US inflation shock weakens dollar as Fed appears to be imposing sharp rate hikes and urges BoE for another 0.5% hike
Central banks in London and Washington appear poised to impose more sharp rate hikes next week after figures on both sides of the Atlantic showed inflation pressures are not going away.
The dollar rose after US inflation data for August came out higher than expected at 8.3 percent yesterday.
In the UK, figures showing the unemployment rate falling to 3.6 percent, the lowest level since 1974, point to a tight labor market as sought-after workers push for higher wages.
Balancing Act: The US Federal Reserve (pictured) and the Bank of England will focus on trying to calm rampant inflation when they announce interest rate decisions next week
The US Federal Reserve and Bank of England will focus on trying to calm rampant inflation when they announce interest rate decisions on Wednesday and Thursday next week.
Markets started to gain 0.75 percentage points for both. That could mean a trio of big increases in September after the European Central Bank also picked a three-quarters point rally last week.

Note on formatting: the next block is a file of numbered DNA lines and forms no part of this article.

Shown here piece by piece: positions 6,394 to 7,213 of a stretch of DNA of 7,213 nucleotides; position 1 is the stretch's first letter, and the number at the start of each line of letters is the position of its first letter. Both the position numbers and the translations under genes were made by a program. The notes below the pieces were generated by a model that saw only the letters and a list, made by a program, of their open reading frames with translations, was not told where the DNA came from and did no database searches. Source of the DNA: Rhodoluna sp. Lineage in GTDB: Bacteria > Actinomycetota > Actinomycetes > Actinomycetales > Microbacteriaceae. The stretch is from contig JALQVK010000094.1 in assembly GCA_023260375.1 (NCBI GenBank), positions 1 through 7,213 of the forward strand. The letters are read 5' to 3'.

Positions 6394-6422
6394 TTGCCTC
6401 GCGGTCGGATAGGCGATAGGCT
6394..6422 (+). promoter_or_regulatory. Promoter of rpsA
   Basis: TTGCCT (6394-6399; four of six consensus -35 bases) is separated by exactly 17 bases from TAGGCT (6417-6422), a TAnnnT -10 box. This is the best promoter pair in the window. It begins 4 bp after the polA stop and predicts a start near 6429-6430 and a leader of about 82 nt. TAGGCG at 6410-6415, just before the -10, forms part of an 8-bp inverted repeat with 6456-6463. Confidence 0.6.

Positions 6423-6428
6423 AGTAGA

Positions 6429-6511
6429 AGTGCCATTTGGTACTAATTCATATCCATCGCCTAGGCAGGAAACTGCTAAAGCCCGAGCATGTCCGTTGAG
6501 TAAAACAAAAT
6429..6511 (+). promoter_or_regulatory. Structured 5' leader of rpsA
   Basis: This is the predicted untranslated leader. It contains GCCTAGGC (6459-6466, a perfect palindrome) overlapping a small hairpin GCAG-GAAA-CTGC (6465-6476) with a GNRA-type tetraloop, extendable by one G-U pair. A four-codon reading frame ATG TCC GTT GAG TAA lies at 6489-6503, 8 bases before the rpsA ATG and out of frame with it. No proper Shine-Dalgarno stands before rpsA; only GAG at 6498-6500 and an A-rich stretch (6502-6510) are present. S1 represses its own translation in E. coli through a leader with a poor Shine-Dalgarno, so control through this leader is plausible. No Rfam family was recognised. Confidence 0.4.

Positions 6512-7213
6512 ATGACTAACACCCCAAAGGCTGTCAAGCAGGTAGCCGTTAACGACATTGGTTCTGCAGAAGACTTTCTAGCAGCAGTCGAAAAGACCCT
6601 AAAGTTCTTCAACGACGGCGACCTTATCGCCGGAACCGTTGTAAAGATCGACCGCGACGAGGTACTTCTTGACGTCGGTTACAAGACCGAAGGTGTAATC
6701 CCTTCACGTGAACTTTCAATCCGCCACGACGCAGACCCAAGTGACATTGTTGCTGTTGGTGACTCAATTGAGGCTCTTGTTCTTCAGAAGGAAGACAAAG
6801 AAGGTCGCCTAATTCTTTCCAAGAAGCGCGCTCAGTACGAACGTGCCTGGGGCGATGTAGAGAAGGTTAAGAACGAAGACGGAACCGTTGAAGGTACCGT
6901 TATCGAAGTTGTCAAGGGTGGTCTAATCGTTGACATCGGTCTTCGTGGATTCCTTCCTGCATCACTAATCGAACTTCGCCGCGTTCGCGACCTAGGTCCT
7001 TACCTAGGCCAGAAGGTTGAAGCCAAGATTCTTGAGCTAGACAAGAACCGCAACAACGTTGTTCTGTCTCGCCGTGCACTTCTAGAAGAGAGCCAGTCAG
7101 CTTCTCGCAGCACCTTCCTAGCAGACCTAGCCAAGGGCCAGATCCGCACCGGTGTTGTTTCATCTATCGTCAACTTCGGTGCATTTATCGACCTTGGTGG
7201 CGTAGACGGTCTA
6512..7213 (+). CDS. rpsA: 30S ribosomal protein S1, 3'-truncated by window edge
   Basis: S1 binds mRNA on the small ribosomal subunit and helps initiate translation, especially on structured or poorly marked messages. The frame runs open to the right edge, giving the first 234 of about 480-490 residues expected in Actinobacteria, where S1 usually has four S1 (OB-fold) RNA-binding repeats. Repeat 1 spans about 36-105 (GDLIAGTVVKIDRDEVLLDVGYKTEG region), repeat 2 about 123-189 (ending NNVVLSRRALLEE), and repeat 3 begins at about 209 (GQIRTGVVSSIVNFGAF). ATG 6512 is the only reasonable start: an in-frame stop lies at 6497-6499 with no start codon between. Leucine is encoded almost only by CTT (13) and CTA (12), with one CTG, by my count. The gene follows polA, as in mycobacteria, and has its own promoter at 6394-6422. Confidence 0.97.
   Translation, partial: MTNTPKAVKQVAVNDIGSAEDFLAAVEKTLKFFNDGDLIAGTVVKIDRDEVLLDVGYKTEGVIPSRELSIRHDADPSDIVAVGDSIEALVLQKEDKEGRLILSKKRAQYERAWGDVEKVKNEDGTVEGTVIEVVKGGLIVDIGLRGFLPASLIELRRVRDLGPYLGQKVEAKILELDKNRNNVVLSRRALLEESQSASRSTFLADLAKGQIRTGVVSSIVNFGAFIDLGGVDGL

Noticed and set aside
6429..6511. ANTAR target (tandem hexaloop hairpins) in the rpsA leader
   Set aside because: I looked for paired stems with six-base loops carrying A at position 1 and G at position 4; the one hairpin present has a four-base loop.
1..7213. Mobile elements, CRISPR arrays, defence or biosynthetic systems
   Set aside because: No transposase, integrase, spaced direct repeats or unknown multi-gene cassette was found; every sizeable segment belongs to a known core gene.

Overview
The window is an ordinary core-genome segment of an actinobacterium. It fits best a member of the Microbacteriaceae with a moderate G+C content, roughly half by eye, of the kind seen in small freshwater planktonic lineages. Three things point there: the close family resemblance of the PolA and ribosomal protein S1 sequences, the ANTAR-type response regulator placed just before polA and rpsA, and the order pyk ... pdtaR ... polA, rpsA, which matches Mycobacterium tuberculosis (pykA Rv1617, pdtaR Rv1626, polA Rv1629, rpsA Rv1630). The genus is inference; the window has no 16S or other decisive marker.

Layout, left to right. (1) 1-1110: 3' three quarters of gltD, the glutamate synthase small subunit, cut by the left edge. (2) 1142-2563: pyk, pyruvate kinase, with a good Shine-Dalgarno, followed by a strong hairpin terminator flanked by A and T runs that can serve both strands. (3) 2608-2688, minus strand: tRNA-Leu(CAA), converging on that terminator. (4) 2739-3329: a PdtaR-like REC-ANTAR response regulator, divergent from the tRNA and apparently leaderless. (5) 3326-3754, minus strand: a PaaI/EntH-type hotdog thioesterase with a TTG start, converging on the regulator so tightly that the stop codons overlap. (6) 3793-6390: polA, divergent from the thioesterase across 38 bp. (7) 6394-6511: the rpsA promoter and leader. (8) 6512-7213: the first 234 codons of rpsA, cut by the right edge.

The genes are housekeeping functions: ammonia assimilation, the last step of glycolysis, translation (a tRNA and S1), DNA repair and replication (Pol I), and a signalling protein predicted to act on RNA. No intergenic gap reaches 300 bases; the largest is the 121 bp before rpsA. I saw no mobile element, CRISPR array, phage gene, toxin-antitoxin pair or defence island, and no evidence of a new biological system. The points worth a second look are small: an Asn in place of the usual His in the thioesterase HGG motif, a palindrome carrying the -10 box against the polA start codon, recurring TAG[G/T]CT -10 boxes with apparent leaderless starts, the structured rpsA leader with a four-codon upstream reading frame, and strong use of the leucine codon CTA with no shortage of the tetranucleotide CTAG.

Neil Wilson, chief market analyst at Markets.com, said the US numbers “failed to live up to hopes that it would show a real sign of inflationary pressure slowing” and pointed to the Fed’s “long hiking cycle”.
Michael Hewson, chief market analyst at CMC Markets, said the inflation numbers “rocket under the dollar.”
The pound fell again during a volatile session from a two-week high of more than $1.17 to $1.1498.
The euro fell to $0.9971. Equity markets have turned red as the prospect of more sharp increases in US interest rates put pressure on borrowers.
The FTSE 100 index gave up its early gains to fall by 1.2 percent, or 87.17 points, to 7385.86, while the Dow Jones Industrial Average on Wall Street fell by about 4 percent, and the Standard & Poor’s index fell by more than 4 percent, while the index fell Standard & Poor’s by more than 4 percent. Nasdaq fell more than 5 per cent.
The Fed raised interest rates to combat inflation, which hit a four-decade high of 9.1 percent in June. The August reading of 8.3 percent decreased from 8.5 percent in July. But it was higher than the expected 8.1 percent.
Crucially, the “core” inflation rate – excluding volatile energy and food prices – rose from 5.9 percent to 6.3 percent amid rising rent and healthcare costs.
In the UK, the Bank of England has made it clear that it will continue to raise interest rates to try to bring down inflation, even if it leads to dire consequences.
Today’s official figures are expected to show that inflation remains elevated after reaching 10.1 percent in July.
UK figures yesterday showed that the share of working-age people in the workforce due to long-term illness has reached its highest level since 2005.
A smaller workforce is likely to add to wage inflation pressures as employers look to hire new employees.